CORAL SPRINGS – Joseph Anton Hilton, 56, and Adam Forman, 46, have been arrested on charges that they had been working as unlicensed attorneys.
The two men worked as The Asset Protection Law Firm, which worked with clients under the promise of securing residential loan modifications and assisting with debt consolidation.
While Hilton and Forman worked out of Coral Springs, they also had offices in Boca Raton and West Palm Beach.
Hilton, also known as Joseph Starr, and Forman would find homeowners who were facing foreclosure or behind in their mortgage. They allegedly created plans for loan modifications and debt consolidation with these homeowners that included not paying their mortgages. The two also allegedly assured clients that they would be handling the homeowners' bank dealings. The two then allegedly set large fees for legal services.
While Hilton and Forman are not licensed to practice law, they allegedly did hire often inexperienced lawyers from Craigslist to help them with the cases.
Not only were Hilton and Forman purportedly not performing the duties their clients were expecting, but when the clients attempted to move away from the agreement, they were allegedly met with intimidation and threats.
Thirty-seven Floridians filed complaints with the office of Florida Attorney General Pam Bondi. These complaints sparked the initial investigation and subsequent charges. It’s a case that has naturally sparked the interest of legal Florida lawyers.
“The paramount concern of The Florida Bar’s UPL (Unlicensed Practice of Law) Department is the protection of the public," William A. Spillias, the unlicensed practice of law counsel at The Florida Bar, told the Florida Record. "Complaints submitted to The Florida Bar alleging acts of UPL will be investigated by the UPL Department, and these investigations and corresponding actions filed by The Bar are civil in nature. The UPL Department, during its investigations, often works closely with outside agencies, such as local State Attorney offices, local law enforcement agencies, the Florida Attorney General’s Office and even federal authorities.”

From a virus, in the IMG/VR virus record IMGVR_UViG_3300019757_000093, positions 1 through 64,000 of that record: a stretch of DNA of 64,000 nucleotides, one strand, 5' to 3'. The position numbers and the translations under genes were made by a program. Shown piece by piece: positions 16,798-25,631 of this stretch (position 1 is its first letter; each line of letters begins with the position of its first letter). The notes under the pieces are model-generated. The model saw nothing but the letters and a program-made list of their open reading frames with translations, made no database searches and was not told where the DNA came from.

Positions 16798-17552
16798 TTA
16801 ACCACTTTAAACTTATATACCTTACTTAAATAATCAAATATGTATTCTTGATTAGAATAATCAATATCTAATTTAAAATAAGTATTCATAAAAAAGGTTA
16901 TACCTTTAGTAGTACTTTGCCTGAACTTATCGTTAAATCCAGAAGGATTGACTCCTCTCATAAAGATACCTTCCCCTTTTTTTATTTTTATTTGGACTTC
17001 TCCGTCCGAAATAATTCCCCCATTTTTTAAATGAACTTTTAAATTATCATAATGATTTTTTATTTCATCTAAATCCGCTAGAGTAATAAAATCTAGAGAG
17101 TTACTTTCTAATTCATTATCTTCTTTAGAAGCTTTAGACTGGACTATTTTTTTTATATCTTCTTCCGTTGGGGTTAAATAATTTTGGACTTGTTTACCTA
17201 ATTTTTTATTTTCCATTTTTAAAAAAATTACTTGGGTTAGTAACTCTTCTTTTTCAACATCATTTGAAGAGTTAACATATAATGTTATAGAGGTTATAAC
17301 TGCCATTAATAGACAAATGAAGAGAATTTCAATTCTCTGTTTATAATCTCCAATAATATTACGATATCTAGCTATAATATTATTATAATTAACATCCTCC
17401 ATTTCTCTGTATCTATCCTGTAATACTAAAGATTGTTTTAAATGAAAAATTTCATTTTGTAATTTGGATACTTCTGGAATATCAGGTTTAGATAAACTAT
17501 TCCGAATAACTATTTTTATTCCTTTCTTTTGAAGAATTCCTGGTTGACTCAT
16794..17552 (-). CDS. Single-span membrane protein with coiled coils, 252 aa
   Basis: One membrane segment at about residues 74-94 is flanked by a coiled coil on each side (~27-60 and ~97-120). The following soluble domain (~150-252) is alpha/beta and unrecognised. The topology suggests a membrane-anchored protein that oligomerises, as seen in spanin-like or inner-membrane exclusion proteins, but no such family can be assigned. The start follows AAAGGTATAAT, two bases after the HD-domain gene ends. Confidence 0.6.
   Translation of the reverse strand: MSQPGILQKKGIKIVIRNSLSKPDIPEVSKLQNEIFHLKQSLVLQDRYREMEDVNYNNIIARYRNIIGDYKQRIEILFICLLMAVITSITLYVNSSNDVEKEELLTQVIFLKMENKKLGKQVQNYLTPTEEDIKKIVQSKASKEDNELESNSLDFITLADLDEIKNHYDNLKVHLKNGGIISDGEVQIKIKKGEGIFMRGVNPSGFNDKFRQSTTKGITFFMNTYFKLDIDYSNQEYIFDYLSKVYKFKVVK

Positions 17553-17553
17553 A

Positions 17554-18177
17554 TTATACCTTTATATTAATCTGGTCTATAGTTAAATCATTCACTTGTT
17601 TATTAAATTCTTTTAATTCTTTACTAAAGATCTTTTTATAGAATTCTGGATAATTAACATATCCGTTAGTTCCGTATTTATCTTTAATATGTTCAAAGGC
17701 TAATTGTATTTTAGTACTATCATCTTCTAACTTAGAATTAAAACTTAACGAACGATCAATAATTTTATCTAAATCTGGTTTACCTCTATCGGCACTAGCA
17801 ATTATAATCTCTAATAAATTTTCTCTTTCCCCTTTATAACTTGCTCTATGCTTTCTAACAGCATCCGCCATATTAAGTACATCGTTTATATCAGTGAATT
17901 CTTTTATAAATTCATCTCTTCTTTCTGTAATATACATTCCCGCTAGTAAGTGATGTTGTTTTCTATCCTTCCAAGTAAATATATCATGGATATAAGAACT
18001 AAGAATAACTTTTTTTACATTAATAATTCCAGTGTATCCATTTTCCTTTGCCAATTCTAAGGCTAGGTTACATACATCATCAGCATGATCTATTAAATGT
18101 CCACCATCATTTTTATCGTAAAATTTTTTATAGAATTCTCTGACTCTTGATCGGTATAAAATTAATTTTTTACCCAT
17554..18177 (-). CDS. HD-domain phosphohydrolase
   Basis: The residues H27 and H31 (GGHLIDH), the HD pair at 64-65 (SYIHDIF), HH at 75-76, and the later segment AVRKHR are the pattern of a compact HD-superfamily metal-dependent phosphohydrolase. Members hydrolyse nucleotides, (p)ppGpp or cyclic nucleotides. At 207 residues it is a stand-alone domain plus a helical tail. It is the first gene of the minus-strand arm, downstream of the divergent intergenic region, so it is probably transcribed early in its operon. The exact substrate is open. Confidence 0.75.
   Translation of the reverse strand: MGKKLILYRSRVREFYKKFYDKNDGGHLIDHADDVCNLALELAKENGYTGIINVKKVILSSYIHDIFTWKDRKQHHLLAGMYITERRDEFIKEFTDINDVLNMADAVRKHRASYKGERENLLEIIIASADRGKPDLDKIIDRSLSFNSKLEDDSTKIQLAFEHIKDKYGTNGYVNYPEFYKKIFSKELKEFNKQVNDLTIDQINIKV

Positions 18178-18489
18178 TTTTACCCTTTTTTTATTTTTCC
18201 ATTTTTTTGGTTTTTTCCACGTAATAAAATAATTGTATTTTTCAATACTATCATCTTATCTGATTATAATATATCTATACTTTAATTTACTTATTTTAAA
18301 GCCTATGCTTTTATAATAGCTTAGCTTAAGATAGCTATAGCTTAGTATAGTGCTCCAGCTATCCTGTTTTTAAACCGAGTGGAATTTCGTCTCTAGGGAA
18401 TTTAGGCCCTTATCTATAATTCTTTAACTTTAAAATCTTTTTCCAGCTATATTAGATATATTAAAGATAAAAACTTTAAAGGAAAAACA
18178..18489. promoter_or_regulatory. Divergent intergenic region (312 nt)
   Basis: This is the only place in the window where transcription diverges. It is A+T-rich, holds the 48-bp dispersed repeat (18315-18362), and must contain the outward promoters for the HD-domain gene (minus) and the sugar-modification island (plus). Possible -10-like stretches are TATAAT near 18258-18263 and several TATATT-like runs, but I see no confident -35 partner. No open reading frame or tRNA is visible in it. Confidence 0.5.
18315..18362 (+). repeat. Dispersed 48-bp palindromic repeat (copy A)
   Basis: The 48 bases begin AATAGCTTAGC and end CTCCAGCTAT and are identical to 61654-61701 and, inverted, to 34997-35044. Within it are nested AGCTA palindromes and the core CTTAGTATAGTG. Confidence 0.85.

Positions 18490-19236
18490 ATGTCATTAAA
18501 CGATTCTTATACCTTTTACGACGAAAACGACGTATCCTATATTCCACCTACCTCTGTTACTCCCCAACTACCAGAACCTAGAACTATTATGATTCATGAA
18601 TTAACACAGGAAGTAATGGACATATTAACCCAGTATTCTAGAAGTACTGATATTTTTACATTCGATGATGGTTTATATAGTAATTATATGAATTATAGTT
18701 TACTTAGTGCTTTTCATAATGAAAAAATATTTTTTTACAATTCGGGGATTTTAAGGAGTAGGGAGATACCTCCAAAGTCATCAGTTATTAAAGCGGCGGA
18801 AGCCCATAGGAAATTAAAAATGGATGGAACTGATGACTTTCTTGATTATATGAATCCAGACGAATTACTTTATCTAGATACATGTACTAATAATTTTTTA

People posing as lawyers is not an issue relegated to Florida. How widespread the crime is though is, at present, hard to gauge. Betsy Adeboyejo, senior writer and journalist in the Communications and Media Relations Division at the American Bar Association, told the Florida Record that it’s hard to gauge how prevalent this type of case is nationwide.
“Actually, any claims as to scams or frauds are generally consumer protection issues and are handled by the FTC. …and as to any types of disciplinary actions and complaints those are processed through the jurisdiction of the states, which license lawyers to practice,” Adeboyejo said.
While this case is still ongoing, the Florida Bar will be monitoring it closely.
“If individuals committing the unlicensed practice of law are arrested by a law enforcement agency, local, state or federal, and harm to the public is thus averted, then The Bar will use its discretion in determining whether to continue to pursue the civil remedies afforded to it under Florida law and the Rules Regulating The Florida Bar," Spillias said. "In the subject cases, The Bar hopes that the individuals are prosecuted to the fullest extent of the law; however, the decision regarding the penalty sought rests within the discretion of the prosecuting authorities.”